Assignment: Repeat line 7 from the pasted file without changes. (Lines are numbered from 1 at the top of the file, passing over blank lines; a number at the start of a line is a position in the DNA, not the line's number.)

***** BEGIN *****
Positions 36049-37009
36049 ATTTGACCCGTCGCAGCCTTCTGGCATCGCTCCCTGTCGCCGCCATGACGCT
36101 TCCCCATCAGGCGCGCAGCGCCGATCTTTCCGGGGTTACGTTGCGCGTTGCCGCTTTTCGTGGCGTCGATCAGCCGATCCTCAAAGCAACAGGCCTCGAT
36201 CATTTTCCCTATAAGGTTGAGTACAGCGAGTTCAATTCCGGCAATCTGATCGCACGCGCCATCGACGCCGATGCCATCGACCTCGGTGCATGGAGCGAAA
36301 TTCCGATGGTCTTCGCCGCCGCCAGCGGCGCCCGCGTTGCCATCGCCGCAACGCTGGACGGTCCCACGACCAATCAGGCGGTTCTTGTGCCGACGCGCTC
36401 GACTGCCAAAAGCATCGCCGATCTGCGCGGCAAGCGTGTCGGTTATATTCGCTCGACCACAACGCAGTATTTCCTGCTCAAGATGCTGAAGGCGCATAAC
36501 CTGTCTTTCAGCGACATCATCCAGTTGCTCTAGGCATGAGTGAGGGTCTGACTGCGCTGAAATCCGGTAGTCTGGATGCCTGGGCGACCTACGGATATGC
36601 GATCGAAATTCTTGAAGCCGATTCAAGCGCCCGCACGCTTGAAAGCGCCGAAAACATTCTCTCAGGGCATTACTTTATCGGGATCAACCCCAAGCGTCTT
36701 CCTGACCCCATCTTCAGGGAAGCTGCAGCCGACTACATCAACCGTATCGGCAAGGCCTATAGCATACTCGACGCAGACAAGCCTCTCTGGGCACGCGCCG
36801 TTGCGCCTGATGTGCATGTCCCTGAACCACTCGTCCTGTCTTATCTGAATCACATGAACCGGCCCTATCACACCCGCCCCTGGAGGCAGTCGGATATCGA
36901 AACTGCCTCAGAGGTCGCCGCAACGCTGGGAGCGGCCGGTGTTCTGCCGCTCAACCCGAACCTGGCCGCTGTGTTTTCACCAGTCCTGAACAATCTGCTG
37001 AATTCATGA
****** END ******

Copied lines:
36501 CTGTCTTTCAGCGACATCATCCAGTTGCTCTAGGCATGAGTGAGGGTCTGACTGCGCTGAAATCCGGTAGTCTGGATGCCTGGGCGACCTACGGATATGC